That was no more evident this week than in the fate of 15-year-old Juliana Chahayed, who dialed down the Demi Lovato song "Skyscraper" into a lovely plaintive acoustic ballad. It demonstrated real musical imagination, but Chahayed looked so overwhelmed while performing it that both Minaj and Carey worried that she was too green for this season. So the judges sent her home.
Not being completely ready for the big time, however, used to be the point. Much of the fun of Idol was watching contestants like Kelly Clarkson, Carrie Underwood, David Cook, and Kris Allen grow their confidence and learn to flex their musicianship over the course of the season. They surprised us by getting better each week. But over the last few years, Idol seems fixated on finding "artists" who come to the show ostensibly ready to be signed right now — which sort of defeats the purpose of having a weekly competition in the first place. What makes this doubly odd is that after five years of white male guitarist winners, the producers are determined to have a girl win this season — and yet they also keep insisting on strict gender parity even when so many of the male contestants who made it through are less impressive than female ones like Chahayed who haven't.
Keith Urban seems to understand this; he praised Chahayed's potential after her performance, and appeared genuinely unhappy with having to send her home. Jimmy Iovine similarly told me last week that he thought Shubha Vedula — whose performance of Lady Gaga's "Born This Way" was imperfect but compelling — should have made the final cut because "she shows a lot of potential." Instead, the judges once more fell into a depressing Idol habit of making choices that had little to do with what we heard on the night and everything to do with previous performances we've barely heard at all. Some would even go so far as to say the all the choices were predetermined from the start, but I don't think that's the case: I watched the judges frantically and emphatically deliberate with Nigel Lythgoe for at least 45 minutes during last week's Vegas round for the guys, and I don't think they did it for their health. In any event, expect to hear a lot more comments like, "It's like we were at your concert!" and "You could have a hit with that on the radio right now!" — and very little "I'm so proud of how much you've grown!" and "I was not expecting that from you at all!"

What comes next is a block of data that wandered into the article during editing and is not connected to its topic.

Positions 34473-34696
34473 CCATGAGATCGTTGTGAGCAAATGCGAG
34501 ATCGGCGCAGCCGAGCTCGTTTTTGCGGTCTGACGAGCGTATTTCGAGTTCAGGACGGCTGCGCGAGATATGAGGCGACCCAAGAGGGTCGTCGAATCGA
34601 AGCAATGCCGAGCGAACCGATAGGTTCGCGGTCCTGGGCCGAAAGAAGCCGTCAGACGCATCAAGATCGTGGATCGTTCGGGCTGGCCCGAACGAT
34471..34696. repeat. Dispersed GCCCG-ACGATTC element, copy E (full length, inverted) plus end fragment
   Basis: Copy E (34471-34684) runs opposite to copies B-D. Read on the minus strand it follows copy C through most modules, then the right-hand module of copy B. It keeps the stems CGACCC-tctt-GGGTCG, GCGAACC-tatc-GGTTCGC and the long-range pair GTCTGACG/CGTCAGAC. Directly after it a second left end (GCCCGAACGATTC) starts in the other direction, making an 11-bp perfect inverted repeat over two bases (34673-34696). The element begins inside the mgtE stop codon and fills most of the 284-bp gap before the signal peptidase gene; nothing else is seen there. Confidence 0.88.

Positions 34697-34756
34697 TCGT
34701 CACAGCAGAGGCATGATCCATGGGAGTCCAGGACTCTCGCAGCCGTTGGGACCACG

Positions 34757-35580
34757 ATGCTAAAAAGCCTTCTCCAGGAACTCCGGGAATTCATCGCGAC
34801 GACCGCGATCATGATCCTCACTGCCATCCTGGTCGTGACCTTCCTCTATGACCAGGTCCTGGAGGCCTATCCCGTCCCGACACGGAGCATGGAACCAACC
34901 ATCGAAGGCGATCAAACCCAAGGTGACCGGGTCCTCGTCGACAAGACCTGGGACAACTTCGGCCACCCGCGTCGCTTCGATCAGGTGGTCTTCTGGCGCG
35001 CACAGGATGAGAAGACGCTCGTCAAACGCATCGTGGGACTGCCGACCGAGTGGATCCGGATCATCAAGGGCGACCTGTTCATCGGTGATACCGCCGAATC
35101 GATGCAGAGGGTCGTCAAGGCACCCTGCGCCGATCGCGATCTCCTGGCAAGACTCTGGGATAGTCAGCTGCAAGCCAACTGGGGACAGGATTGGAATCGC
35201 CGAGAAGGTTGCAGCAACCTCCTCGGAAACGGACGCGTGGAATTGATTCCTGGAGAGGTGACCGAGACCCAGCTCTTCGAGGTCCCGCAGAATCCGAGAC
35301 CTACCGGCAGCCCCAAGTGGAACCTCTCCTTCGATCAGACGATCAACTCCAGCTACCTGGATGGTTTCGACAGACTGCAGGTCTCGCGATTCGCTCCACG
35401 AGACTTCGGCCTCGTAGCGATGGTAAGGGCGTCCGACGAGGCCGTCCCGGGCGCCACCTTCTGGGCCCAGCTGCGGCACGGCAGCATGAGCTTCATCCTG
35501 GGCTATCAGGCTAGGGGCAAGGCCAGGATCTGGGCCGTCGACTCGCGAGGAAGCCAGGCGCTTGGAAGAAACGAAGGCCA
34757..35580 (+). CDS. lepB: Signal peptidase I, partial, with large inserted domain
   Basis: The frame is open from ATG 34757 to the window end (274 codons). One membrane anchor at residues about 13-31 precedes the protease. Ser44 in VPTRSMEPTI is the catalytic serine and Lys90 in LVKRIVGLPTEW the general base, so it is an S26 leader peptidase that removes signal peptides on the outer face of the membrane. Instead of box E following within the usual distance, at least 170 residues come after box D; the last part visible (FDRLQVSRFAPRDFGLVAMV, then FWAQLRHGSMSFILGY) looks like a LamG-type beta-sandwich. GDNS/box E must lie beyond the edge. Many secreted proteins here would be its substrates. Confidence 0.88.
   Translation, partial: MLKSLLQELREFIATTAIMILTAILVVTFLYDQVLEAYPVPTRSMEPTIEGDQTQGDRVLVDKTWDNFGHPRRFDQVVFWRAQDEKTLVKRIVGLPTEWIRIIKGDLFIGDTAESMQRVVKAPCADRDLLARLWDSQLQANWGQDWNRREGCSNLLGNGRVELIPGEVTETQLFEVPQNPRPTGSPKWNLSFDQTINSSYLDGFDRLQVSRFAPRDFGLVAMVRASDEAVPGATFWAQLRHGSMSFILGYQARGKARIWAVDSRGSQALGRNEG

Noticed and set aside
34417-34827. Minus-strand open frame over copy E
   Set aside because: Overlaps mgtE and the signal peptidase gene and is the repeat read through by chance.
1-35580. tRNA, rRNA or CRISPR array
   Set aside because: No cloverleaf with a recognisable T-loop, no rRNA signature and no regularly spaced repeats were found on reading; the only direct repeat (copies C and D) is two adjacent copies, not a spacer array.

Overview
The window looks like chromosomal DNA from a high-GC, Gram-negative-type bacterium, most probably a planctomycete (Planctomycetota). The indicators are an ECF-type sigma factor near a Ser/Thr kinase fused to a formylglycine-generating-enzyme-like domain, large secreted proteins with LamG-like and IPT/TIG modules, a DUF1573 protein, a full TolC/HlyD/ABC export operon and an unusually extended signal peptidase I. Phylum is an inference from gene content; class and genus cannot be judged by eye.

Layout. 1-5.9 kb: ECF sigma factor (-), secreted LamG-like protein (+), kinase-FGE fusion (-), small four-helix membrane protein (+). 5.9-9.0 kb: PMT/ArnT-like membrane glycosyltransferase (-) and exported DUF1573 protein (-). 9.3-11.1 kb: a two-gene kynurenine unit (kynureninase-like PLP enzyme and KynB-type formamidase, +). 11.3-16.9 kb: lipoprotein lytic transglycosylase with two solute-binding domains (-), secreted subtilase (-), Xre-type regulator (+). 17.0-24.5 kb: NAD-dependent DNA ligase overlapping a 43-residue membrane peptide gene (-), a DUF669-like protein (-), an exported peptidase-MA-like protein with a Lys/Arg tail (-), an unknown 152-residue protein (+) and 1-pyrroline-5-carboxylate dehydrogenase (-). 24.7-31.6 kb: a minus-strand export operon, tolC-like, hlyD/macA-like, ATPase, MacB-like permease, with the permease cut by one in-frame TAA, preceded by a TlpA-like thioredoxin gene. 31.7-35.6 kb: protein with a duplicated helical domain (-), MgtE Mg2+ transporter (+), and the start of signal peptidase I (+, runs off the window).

Next week, Idol's 12th season faces its biggest obstacle yet: "America," i.e., the small percentage of viewers who bother anymore with voting for the contestants. "America" has to cut down the 20 remaining contestants to roughly 10 finalists, and if terrific singers with room to grow — like Devin Velez, Burnell Taylor, Kree Harrison, and Candice Glover — make it through, this will continue to be an Idol season worth watching. But if "America" goes for decent-to-questionable voices with "great stories," like Charlie Askew, Lazaro Arbos, and Zoanette Johnson, or beautiful dullards like Paul Jolley, Elijah Liu, and Aubrey Cleland, then we're all in for a looooong season indeed.